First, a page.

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Pulitzer Center Update August 30, 2018

This Week: Child Labor and Your Smartphone

Media: Authors:
Inside the Kasulo mine, which is owned by the DRC government and run by China’s Congo Dongfang International Mining, or CDM. Image by Sebastian Meyer. Democratic Republic of Congo, 2018.
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Cobalt, a mineral crucial to producing rechargeable batteries needed for the rocketing electric-car...

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Multiple Authors
Daniel (11) carries a bag of cobalt on his back. He works in a mine ferrying sacks of cobalt to a depot. Image by Sebastian Meyer. Democratic Republic of Congo, 2018.
Daniel (11) carries a bag of cobalt on his back. He works in a mine ferrying sacks of cobalt to a depot. Image by Sebastian Meyer. Democratic Republic of Congo, 2018.

Did Congolese Children Help Make Your Batteries?
Vivienne Walt and Sebastian Meyer

In the Democratic Republic of the Congo (DRC), children toil in mines to collect chunks of cobalt, a mineral that is crucial to modern life. Cobalt is a key component in the lithium-ion batteries that power smartphones, computers, and tablets, and is also vital to producing batteries for the booming electric car industry. Yet two-thirds of the world's cobalt is mined in just one province of the DRC, a country beset by conflict, corruption, and crushing poverty. As Vivienne Walt and Sebastian Meyer report for Fortune, that reality poses urgent ethical dilemmas, and could threaten the move toward clean energy.

Pristina, Kosovo. Image by Clay Gilliland. Kosovo, 2014. (CC BY-SA 2.0).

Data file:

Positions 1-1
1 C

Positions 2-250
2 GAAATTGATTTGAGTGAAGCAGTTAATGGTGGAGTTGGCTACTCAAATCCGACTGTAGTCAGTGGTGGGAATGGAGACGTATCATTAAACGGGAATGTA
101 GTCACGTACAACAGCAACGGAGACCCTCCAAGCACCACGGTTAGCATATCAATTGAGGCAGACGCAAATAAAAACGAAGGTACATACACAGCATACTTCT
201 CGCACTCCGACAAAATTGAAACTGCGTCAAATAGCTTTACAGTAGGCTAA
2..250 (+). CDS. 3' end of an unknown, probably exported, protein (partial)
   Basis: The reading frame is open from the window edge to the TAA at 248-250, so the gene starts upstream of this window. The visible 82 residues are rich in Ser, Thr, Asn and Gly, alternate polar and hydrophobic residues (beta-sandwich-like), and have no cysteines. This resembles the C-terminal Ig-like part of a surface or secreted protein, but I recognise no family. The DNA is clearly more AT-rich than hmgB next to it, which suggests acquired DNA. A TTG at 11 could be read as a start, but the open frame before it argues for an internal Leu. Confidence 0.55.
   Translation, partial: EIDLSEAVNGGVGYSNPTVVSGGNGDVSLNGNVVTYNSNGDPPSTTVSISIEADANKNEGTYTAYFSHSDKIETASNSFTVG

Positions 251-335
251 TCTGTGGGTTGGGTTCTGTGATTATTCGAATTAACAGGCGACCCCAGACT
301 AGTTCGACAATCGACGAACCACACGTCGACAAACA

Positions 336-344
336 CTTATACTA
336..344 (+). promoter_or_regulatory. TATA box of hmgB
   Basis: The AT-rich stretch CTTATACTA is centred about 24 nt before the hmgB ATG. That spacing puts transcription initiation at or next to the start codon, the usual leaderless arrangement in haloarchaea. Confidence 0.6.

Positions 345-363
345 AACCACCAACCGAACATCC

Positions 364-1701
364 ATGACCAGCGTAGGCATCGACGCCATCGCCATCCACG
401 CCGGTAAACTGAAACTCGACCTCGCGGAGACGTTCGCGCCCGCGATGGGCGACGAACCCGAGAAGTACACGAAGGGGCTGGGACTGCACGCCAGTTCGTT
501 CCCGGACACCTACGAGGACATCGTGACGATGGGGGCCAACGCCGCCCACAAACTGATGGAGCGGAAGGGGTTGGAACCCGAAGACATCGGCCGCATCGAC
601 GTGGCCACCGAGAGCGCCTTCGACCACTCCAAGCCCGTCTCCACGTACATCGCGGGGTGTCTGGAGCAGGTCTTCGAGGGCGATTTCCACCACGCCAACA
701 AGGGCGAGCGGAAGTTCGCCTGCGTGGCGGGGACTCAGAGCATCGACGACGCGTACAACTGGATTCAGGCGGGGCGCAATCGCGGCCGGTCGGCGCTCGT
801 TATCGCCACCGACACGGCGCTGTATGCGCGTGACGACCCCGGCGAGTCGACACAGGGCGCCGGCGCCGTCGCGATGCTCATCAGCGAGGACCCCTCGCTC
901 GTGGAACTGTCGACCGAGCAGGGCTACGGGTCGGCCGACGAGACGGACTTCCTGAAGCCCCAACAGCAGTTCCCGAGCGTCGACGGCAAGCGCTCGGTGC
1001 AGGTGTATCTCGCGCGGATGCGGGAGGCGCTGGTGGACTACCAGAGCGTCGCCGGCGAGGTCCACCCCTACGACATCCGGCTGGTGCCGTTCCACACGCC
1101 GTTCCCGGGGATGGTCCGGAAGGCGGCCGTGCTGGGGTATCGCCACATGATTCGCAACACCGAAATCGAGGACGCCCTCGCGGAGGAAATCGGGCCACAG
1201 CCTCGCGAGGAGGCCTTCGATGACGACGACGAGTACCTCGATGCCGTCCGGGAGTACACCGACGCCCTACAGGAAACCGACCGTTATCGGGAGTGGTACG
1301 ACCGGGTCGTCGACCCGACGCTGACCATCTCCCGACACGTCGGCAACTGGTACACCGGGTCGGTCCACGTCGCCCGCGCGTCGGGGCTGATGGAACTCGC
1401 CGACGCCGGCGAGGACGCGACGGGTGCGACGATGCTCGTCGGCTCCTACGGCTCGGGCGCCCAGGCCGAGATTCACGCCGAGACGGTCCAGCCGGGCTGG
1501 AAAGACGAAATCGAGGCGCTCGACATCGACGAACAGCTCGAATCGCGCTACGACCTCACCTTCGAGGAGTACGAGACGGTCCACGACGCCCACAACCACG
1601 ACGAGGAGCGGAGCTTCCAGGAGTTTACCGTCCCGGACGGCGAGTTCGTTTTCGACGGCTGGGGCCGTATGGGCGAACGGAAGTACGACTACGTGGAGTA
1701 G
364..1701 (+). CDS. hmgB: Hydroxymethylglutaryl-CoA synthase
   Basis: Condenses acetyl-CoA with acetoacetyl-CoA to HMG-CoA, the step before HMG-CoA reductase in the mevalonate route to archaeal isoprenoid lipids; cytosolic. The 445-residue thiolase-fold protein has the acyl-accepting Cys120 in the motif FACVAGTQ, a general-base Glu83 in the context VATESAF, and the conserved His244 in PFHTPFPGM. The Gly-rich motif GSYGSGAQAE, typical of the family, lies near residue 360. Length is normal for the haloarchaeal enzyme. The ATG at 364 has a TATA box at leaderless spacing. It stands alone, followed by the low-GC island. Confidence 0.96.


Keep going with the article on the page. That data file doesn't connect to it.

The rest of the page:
Pristina, Kosovo. Image by Clay Gilliland. Kosovo, 2014. (CC BY-SA 2.0).

Kosovo Struggles to Stamp Out Homegrown Terrorism
A.J. Naddaff

Kosovo has produced more jihadists per capita than any other Western nation since ISIS declared a caliphate in 2014. Now fighters are returning home, and as Davidson College student fellow A.J. Naddaff reports for The Washington Post, government de-radicalization and rehabilitation programs may not be succeeding.

Pulitzer Center Executive Editor Indira Lakshmanan
Pulitzer Center Executive Editor Indira Lakshmanan

Pulitzer Center Welcomes New Executive Editor

Indira Lakshmanan, starting as the Pulitzer Center's Executive Editor this week, appears on NPR 1A's global news roundup, and discusses the Poynter Institute's new report about trust in the media on SiriusXM.

Overlooking the historic city of Prizren, known as the cultural capital of Kosovo. Image by A.J. Naddaff. Kosovo, 2018.
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As the Islamic State loses control over territory and jihadists return home, there is panic about...

Pulitzer Center Executive Editor Indira Lakshman speaks President Trump's use of the term "Fake News." Screenshot from a Washington Post video stream. United States, 2018.
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In August 2018, Indira Lakshmanan joined the Pulitzer Center as executive editor. She brings 25...

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